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Thread: Last Call!

  1. #1
    Join Date
    Jan 2018
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    USA
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    Red face Last Call!

    Hello everyone,
    We are moving from the USA to a small town on the South Island. We've done the math, and it will cost less to ship our belongings than it will to replace them. The international movers take our container in about 4 weeks, so we're stocking up! I'm buying top-quality bedding (living in AU taught me that "high quality" is relative and it's hard to find top-notch bedding down under), extra shoes and hiking boots/gear, the hair/bodycare I like that is super-expensive in NZ, outerwear, and some of next year's-sized clothing/shoes for my daughter. Also extra laundry detergent/toilet paper etc since we have the room. Not that soap or paper is more expensive there, but we may not buy a car for a while and we need to find our way around, so the fewer things we need to stock up on, the better. All bedding, shoes and clothing will go through the wash a few times and not be in new packaging.

    Anyone else live in a small town and have recommendations on what we might throw into the container? We go wheels-up in just a few weeks. Last call!

  2. #2
    Join Date
    Aug 2004
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    Oregon (Formerly Auckland)
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    Congrats on your pending move! Having done the same years back there are a couple of things that we can recommend. Since you've lived in AU already you're probably aware of most of it, but here's what we learned...

    Clothing can be slightly challenging but it looks like you're on the right track. If you have some favorite shoes, pants, etc., ones that you know fit well, stock up as much as practical. (Costco is your friend!) U.S. sizes are different vs the rest of the world, and not just when it comes to inches vs centimeters. U.S. clothing is often "oversized". "Medium" in the U.S. can easily be "Large" in NZ. A size 34 waist in the U.S. would often equate to a 38 in NZ. You'll get it sorted, but having some reliable, well-made clothing until you get used to things offers a little peace of mind. Since it'll be a while before your container arrives, it's better to take as much as you can in large suitcases than to travel light. Paying extra baggage fees is worth it. Travel tip: rather than packing a bag for yourself, one for the wife, one for your daughter and so on, mix everyone's clothing in all of your suitcases. Have at least a few outfits, shoes, etc. for everyone in each bag. That way if one or more get lost in transit you'll at least have enough items in the remaining bag(s) to ensure you won't have to buy a bunch of clothing for someone immediately.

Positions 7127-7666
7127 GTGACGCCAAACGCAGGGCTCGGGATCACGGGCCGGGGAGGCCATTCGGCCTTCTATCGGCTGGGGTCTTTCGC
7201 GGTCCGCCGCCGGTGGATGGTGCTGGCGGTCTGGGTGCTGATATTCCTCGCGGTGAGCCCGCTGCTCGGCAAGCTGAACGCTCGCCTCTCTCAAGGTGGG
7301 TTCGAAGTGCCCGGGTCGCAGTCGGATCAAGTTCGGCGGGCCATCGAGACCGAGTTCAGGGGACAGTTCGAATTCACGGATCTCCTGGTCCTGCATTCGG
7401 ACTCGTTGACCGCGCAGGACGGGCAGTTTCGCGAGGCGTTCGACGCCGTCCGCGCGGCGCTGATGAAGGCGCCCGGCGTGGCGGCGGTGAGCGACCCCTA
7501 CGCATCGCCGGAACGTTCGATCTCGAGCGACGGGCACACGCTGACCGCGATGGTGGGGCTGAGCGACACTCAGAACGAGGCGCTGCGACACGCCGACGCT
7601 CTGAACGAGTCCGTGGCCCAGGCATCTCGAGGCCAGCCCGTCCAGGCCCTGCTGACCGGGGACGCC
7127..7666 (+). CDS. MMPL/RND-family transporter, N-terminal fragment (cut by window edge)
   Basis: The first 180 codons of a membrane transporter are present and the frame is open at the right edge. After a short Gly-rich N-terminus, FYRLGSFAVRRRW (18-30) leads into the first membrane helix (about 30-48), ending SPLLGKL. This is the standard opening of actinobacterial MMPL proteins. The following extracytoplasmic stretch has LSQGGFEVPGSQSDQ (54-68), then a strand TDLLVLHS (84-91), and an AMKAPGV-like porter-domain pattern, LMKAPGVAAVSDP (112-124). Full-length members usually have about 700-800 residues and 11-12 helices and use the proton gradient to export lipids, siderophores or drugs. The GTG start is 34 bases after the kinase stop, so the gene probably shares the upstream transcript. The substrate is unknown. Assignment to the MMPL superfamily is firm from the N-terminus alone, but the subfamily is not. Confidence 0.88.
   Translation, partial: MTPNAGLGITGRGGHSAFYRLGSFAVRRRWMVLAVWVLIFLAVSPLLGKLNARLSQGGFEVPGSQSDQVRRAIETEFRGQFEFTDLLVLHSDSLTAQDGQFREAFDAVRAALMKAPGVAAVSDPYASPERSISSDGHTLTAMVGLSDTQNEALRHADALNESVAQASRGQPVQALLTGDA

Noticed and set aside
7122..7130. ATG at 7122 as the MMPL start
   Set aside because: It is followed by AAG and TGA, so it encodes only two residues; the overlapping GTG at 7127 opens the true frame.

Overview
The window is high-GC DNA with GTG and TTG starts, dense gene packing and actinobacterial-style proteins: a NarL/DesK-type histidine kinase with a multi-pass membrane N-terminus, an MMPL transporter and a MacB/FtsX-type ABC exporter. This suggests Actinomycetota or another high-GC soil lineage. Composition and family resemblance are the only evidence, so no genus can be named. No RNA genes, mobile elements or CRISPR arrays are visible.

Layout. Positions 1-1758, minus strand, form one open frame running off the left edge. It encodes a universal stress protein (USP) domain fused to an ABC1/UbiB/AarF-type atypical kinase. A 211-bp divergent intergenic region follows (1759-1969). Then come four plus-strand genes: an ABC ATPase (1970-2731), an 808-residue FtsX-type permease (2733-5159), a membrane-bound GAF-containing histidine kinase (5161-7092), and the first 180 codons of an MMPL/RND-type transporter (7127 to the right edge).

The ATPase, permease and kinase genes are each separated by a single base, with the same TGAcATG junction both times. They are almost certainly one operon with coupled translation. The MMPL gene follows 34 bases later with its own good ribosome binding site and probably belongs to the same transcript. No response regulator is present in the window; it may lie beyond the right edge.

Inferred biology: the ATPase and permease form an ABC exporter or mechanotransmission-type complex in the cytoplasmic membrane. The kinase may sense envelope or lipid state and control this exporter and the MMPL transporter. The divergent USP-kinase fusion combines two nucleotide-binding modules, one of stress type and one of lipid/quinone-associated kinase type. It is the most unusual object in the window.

You didn't mention electronics, but I'm sure you're aware that without step-down transformers most U.S. electronics will not work in NZ. The exception being computers and most computer peripherals (which will only need mains adapters). PM me for more on that if you'd like; one of my areas of "expertise".

    Speaking of computers, if you're shipping any, make sure you have a backup of everything. Either carry a hard drive (or SSD) copy with you or backup to a cloud account. Things can and do go missing or get damaged now and then.

    You're also probably aware that it generally takes many weeks even months for your container to arrive, be unpacked into a warehouse, then back into a local moving truck and finally delivered to your door. If they opt to inspect the contents at the port of arrival, a bit longer. I only mention that so that you can avoid packing some things including personal care products, detergents, etc. that may go south on the trip or be damaged when a box is accidentally dropped or crushed causing them to spill out onto other items. Most American products like that can easily be found in NZ. Unless you're packing it in your suitcase, you'll be buying essentials like toilet paper long before yours makes landfall.

    Things that can melt should also be avoided. Even though you may be leaving before it gets hot wherever you are...and it will be autumn/winter when it arrives, your container will cross the equator. The ship may also have stops in hot places along the way. Candles and other heat-sensitive items may not fair well. Leave them behind.

    Murphy's Quantum Law applies to shipping anything fragile.

    NZ is very careful when it comes to keeping non-native pests including bugs, plants, etc. out. If your manifest indicates that you may have anything that could harbor such things like gardening equipment, bicycles, etc. It will almost certainly trigger an inspection. You mentioned hiking boots and new or not, they will want to have a look if you list them. So if you aren't bringing anything else that could raise a red flag, you may save yourself the time and expense of a full-on inspection by skipping things like that. Kiwis love the outdoors and there are heaps of stores selling tramping (hiking) supplies and apparel. It may be more expensive, so weigh that against having them go through all of your belongings if it can be avoided.